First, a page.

This is written for all the midwives out there . I have gathered comments from private messages and discussions on Facebook around what happens to us in times when Maternity Units are short staffed / have an increased workload/the impact of grief or emergency situations/ when Drs are too busy to attend the area
First of all it’s very important to reasses situations and recognise the women and babies who require high priority care .
Delegate a staff representative to inform the women & families that the unit is busy and give apologies – communication is very important and far better to explain the situation which may resolve, than to say nothing and leave families floundering and searching for clarity & information . If you envisage a delay be honest about it .Do not ignore people.
Inform the supervisor of midwives on call and the team leader , if this brings no support escalate yourself – we are all responsible and managers are not mind readers – again communication is the key . Better to avert an incident and keep the momentum of the staff than wait until something goes wrong .
Try to think strategically . If caring for someone who will need take home medication then start the main body of the electronic discharge to make the Drs load a bit lighter. In doing this you also streamline the woman’s paper journey through the system .
NHS staff are legally entitled to their breaks – so make sure you know who has had a break and who has not . If you are a leader you should show staff that you have had a break even if shorter than normal. Staff who feel cared for and valued work more effectively . We should all help one another .
File each paper record at each point of contact – I think of this as ‘record housekeeping’ Write each entry into notes as it has happened – this will prevent record keeping errors , contemporaneous records are much more accurate . Try hard to keep midwifery notes at each individuals bedside -not piled up en masse in the office . If every midwife files notes in an organised fashion then the midwife completing the discharge will have less to do .
Make the women who are unwell the priority . Delegate a member of staff to give a several women and families a group “going home” information chat this will reduce workload and is effective time management skill .
Ensure all medications are on time – women should be made aware when their treatment is due / times of appointments / scans etc – it’s no good if the only person on the area that knows is busy – true woman centred care means that women know what’s going on and this means times and schedules .
Some relatives are happy to help their partners / sisters / daughters / friends with a wash and if you explain that as the area is busy it might be useful – some women want a midwife or maternity support worker to help them which is part of our role .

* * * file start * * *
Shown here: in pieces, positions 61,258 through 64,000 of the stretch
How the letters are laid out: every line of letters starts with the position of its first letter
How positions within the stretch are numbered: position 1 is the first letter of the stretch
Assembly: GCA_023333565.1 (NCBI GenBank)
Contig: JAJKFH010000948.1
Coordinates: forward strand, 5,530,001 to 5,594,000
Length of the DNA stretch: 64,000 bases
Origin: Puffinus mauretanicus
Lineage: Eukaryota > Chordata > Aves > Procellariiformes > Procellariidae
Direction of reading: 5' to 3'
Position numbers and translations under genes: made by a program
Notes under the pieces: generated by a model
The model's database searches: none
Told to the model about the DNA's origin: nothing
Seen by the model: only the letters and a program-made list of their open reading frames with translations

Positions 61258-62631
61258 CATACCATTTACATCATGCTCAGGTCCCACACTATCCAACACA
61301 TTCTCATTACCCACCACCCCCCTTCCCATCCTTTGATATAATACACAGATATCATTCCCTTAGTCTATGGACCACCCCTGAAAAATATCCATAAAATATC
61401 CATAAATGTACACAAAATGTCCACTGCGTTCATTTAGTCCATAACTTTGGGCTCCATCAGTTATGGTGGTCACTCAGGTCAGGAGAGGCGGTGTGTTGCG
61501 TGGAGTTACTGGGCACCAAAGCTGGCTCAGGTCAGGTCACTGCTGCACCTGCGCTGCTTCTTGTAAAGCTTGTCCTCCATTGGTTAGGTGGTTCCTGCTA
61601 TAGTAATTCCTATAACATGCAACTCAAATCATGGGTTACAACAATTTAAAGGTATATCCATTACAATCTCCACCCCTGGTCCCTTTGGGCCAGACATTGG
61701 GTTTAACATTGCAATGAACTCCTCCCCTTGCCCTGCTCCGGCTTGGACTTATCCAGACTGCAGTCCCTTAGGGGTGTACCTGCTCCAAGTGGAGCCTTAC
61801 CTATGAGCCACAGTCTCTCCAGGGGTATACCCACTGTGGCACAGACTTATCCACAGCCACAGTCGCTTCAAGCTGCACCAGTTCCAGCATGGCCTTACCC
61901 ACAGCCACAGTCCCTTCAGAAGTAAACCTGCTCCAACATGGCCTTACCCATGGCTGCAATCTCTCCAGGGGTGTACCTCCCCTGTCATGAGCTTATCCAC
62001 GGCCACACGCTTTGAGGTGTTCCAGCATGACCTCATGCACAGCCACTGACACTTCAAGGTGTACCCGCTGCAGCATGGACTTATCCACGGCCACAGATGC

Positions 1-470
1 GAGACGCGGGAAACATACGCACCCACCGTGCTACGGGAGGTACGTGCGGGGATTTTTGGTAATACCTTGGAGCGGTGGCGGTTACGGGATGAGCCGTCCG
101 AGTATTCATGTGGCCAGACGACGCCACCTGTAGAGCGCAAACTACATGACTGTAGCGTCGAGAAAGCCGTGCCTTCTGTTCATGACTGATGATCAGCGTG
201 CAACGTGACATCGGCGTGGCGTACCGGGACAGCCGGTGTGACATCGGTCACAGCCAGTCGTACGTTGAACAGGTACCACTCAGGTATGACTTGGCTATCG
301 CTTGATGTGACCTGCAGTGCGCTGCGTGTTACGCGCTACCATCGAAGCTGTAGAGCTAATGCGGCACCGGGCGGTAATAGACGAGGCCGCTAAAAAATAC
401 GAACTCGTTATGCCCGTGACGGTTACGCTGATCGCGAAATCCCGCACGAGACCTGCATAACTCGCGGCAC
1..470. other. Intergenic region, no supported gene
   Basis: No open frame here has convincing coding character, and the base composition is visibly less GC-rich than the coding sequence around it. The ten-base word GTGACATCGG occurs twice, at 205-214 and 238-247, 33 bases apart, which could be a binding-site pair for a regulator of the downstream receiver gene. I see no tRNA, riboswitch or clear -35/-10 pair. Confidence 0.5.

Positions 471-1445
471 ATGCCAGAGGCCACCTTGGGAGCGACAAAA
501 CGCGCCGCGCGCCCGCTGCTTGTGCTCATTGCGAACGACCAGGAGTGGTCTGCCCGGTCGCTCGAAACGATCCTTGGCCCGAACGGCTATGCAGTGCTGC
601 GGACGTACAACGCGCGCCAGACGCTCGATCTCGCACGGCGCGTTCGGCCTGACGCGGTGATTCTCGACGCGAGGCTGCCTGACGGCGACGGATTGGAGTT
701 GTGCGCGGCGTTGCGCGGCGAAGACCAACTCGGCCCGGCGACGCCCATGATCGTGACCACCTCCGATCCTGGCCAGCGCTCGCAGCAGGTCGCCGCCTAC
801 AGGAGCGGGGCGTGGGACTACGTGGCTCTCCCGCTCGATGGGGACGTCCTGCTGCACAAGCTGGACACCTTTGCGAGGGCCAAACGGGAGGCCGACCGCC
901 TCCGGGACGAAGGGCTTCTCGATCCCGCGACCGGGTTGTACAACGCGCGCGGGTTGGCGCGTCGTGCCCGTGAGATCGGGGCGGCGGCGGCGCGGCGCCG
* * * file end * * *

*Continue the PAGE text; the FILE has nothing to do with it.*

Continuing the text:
Utilise and praise your maternity support workers – their role is invaluable they are not there to “make beds” but can perform venepuncture / observations / help with infant feeding support / take urgent samples to the lab / be the eyes and ears of the area
Try not to rush / dash / get stressed – you are doing the best you can – keep telling yourselves that – be proud
Plan a meeting every two hours standing to reassess the situation to ensure that staff have equal workloads – keep it fair .
At the end of the shift write down how you all felt and fill out an incident form highlighting key points . Its ok for other staff to say “yesterdays over” they are right but unless reflection and feedback take place which pick out the positive and negatives how will we ever learn ?
In times of stress it’s all too easy to get annoyed but I’d like you all to take on Brene Browns advice “Every person is doing their best”
Finally I’d like to recommend this to all of you click HERE – if you are busy & can’t think straight it will help you to realign yourselves – it’s also very useful for women & partners who are finding it hard to relax – a “switch off from everything ” a time treat that will improve concentration and promote self worth – thanks to Olvinda Armshaw for recommending it. It focuses on calm & breathing and refreshes you in the time it takes to boil an egg : )
I hope my advice helps you in some small way – you are all amazing – but you are midwives not soldiers – don’t be scared of saying “ENOUGH” – to do so is courageous , valiant and it’s the right thing – speak out , try your best and remember how wonderful you all are
Be extra specially vigilant for signs of burnout in yourself and others and don’t give yourself a hard time if you feel unwell – seek help & be kind to one another .
It’s good to thank everyone and have a group hug – positive actions reinforce good feelings
Thankyou for reading
3 thoughts on “Busy midwives ”
Thank you Jenny! After 2 very busy shifts on a large antenatal/postnatal ward this was a very helpful read.
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Ruth that means a lot to me – I understand xx hugs xx